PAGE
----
Furthermore, due to the imprint left on the mind by such a person’s propensity for anger, the Buddhist teachings assert that this anger will cause them to be attracted to certain (unfavourable) conditions when taking rebirth. Again, there isn’t a supreme being involved here – it’s just that the angry person has conditioned themselves to see things in a certain way. Exactly the same principles apply for positive emotions (e.g., love, generosity, patience, compassion, etc.) but these tend to lead to more favourable outcomes (e.g., if you are a kind person then people are invariably kind in return). Thus, it is the human being that asserts moral authority over their thoughts, words and actions – we are our own judge, jury, and executioner or saviour.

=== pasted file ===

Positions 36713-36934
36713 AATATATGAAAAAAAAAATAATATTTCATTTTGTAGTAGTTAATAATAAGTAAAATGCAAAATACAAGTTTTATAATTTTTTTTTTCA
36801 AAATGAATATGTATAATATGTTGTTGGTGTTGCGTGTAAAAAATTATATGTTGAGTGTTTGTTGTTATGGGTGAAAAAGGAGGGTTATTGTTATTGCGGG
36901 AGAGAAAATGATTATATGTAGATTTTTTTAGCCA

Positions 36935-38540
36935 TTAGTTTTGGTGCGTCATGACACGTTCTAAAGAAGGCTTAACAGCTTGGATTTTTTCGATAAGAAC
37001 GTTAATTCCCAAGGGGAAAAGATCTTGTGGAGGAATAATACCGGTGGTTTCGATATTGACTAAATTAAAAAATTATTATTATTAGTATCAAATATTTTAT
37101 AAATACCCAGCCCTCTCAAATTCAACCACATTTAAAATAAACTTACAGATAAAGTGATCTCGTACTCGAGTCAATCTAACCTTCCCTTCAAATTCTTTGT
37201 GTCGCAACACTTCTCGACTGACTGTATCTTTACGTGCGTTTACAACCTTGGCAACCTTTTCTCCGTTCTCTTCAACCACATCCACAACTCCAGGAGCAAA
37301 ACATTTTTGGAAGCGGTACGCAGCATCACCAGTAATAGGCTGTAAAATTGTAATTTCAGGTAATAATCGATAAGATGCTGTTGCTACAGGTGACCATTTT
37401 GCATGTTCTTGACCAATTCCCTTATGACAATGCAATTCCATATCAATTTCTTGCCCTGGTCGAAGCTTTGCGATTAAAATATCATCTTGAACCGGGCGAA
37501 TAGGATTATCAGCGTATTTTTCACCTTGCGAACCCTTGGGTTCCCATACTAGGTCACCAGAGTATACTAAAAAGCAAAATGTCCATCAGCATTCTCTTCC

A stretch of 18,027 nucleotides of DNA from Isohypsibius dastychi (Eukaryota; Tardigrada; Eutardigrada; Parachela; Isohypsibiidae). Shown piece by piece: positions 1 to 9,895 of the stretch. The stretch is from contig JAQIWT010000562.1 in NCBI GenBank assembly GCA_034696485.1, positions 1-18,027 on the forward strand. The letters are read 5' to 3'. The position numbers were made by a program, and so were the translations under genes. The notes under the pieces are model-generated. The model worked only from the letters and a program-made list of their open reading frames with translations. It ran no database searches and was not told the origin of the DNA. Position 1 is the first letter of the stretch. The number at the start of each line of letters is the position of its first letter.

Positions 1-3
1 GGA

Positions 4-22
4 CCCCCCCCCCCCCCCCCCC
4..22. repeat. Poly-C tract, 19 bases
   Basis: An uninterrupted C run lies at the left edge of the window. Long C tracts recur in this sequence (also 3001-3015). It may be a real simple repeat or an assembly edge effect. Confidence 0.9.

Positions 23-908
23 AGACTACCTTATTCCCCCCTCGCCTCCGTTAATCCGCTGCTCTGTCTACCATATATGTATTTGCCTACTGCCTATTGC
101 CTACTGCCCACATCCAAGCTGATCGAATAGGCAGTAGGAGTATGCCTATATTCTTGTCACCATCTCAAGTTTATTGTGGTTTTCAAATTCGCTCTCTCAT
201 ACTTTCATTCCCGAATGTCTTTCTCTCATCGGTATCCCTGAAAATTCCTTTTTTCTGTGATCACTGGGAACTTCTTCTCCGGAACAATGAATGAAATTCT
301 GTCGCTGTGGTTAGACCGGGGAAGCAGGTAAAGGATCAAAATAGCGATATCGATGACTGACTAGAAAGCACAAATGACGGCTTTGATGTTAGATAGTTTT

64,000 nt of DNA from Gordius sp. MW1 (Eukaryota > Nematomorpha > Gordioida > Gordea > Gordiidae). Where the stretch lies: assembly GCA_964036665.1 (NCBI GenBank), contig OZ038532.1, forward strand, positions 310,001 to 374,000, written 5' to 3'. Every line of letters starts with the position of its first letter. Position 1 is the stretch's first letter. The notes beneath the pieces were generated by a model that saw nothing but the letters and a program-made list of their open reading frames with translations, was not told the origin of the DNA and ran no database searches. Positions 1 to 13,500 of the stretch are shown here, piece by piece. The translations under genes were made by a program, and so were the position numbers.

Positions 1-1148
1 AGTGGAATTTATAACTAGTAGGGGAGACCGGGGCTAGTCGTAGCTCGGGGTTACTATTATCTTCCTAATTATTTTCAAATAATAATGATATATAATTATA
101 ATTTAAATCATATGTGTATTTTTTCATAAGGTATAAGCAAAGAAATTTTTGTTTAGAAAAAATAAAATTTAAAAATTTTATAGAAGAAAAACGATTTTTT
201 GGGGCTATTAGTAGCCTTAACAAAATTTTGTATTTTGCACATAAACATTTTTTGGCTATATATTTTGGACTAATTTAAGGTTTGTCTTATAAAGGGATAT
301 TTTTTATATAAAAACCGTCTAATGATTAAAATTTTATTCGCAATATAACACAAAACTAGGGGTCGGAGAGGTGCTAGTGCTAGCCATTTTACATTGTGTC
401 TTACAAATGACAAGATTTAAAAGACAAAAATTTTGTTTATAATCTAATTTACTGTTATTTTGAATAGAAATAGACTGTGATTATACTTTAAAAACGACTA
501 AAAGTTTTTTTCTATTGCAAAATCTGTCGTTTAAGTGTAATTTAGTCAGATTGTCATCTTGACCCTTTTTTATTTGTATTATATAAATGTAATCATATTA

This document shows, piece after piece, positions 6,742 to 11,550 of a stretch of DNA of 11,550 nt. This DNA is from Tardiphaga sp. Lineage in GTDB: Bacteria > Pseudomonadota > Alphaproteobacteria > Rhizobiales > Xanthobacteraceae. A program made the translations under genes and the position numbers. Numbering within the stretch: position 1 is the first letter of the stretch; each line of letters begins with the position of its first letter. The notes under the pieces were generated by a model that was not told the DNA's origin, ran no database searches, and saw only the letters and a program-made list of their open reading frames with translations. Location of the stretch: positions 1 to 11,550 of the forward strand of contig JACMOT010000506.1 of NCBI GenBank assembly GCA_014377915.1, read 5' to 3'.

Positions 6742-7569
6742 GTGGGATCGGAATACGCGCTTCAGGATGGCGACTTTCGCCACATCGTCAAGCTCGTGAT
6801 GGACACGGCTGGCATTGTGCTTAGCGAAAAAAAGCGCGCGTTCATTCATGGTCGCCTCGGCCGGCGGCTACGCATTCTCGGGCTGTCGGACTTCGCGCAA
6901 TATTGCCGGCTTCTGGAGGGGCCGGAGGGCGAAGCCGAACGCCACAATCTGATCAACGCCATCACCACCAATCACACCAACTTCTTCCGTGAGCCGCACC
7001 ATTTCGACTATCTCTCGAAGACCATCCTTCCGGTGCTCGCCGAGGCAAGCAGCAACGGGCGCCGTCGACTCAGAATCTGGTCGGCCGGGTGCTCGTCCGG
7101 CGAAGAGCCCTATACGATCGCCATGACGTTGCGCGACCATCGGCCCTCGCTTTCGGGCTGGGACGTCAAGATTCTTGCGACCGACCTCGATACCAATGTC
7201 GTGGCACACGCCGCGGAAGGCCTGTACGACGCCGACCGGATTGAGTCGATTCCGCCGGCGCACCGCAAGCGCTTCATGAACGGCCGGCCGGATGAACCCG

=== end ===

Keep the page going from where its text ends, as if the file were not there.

3. Creator and ruler of the universe: As human beings, and whether we like it or not, we are creators. Every single one of our thoughts, words, and deeds has an influence on the world around us. Our past endeavours have created the world as we know it today, and today, we are creating the world that we will live in tomorrow. If we want to create a house, we build it. If we want to create new life, we have sex. If we want to create death and destruction, we wage war. If we want to create heaven on earth, we put aside greed and selfishness and cultivate peace, love, and compassion. Human beings are inherently creative. We create our world and then we live in it and rule it.Phenomena – the outcome of our creative work – exist in dependence of our ability to perceive them. If there is no perceiving mind, there can be no perceived phenomena. The entire universe only exists because there are minds that are able to perceive it. We will discuss this further in a future post but the Buddhist teachings assert that for as long as mind remains confused and continues to perceive itself as an independent entity, universes materialise in order to provide a seat for the mind. In essence, Buddhism asserts that mind creates matter and is inseparable from it. Mind itself is the creator of reality and mind’s creativity is self-existing – it happens all by itself.